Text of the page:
Mommy is more than clean house and food. Mommy is safety, security, stability. Mommy is boundaries and accountability. Mommy is hugs and kisses and love. Mommy is an empathetic ear during hurtful times, cheerleader during triumphs, coach in learning experiences, sounding board during decision-making.

Mommy is valued.

Having difficulty seeing yourself with gentleness and grace?

Invest in a proper pair of perspectacles.

Perspectacles

Perspectacles

Thank you for joining me today for the A – Z September Blogging Challenge. Please take a moment to visit our other participants:

http://madeformusicforever.blogspot.com/

http://rsliwa.wordpress.com/

http://heidibethbaker.weebly.com/blog

http://squeezingthefruit.blogspot.com/

http://diaryofamotorhead.wordpress.com/

http://freckledfaerie.blogspot.com/

One

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There’s something we all need to understand about domestic violence. We can see that a relationship is abusive but we can’t just walk up to someone and say, “Hey, your spouse is abusing you.”

Victims usually don’t recognize the abuse because their abuser has manipulated them into believing that whatever consequences they are suffering through are rightfully their fault.

It’s a difficult thing to comprehend when you haven’t lived it, I know, but if you talk with a former victim, we’ll all tell you the same thing: we were faulted for perceived wrong-doings and we shouldered the blame. We believed if we could just reach the standard that our abuser set forth, everything would be okay…we just needed to be better and do better.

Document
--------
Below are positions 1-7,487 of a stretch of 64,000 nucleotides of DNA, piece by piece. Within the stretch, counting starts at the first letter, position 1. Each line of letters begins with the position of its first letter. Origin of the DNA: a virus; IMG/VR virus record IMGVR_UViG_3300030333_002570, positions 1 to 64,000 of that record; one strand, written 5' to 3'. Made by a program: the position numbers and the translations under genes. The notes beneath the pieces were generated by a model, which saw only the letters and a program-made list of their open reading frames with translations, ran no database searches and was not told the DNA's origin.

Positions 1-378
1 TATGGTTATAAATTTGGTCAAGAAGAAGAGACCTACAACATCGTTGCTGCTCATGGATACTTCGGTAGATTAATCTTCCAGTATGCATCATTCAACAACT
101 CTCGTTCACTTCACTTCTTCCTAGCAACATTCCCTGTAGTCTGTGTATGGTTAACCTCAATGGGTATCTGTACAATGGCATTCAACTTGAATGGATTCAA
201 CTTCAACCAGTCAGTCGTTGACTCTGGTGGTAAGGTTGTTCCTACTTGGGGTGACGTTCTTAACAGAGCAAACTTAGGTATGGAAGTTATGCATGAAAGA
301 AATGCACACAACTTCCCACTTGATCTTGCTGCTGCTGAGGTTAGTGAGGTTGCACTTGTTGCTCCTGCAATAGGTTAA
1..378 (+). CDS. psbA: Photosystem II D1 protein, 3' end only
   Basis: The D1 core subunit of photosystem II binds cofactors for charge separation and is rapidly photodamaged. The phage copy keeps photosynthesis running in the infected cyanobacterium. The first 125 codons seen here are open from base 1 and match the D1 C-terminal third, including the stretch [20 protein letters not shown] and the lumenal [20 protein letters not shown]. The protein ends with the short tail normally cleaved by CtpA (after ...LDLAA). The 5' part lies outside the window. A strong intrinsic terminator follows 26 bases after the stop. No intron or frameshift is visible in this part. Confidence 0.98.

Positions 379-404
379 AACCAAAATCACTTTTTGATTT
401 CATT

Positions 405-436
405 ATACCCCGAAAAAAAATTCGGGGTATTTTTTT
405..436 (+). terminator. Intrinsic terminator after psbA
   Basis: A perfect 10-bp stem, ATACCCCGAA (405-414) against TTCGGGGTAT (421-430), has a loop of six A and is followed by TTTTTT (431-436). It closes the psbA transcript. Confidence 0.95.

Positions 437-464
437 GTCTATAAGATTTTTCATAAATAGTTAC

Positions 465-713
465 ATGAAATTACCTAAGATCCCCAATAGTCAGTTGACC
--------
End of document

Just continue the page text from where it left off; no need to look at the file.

After my seven hearts and I were free from the person who abused us, I heard so often from people that they knew something wasn’t right, or that he was abusive, but they couldn’t do anything.

There was one person who understood that although she couldn’t physically intercede on our behalf, she could plant a seed for the time that I was able to see the truth. So she did — in the form of a personal account of helping someone she loved leave a violent partner. As Cecelia told me the harrowing tale I did not see any correlation between the woman in her story and myself. I just felt heartbroken for the victim.

Much time passed between that day and the afternoon I was hit by the sudden, full-on reality of what was happening to my children and me. It was my Melody who helped me to see the light of day.

In the terrifying days that followed our escape, I felt as if I could trust no one but my children, but as we settled into a domestic violence shelter, Cecelia’s story played through my mind over and over and over. I knew then that she had been planting a seed — letting me know that she knew and that if ever I needed her, she’d be there.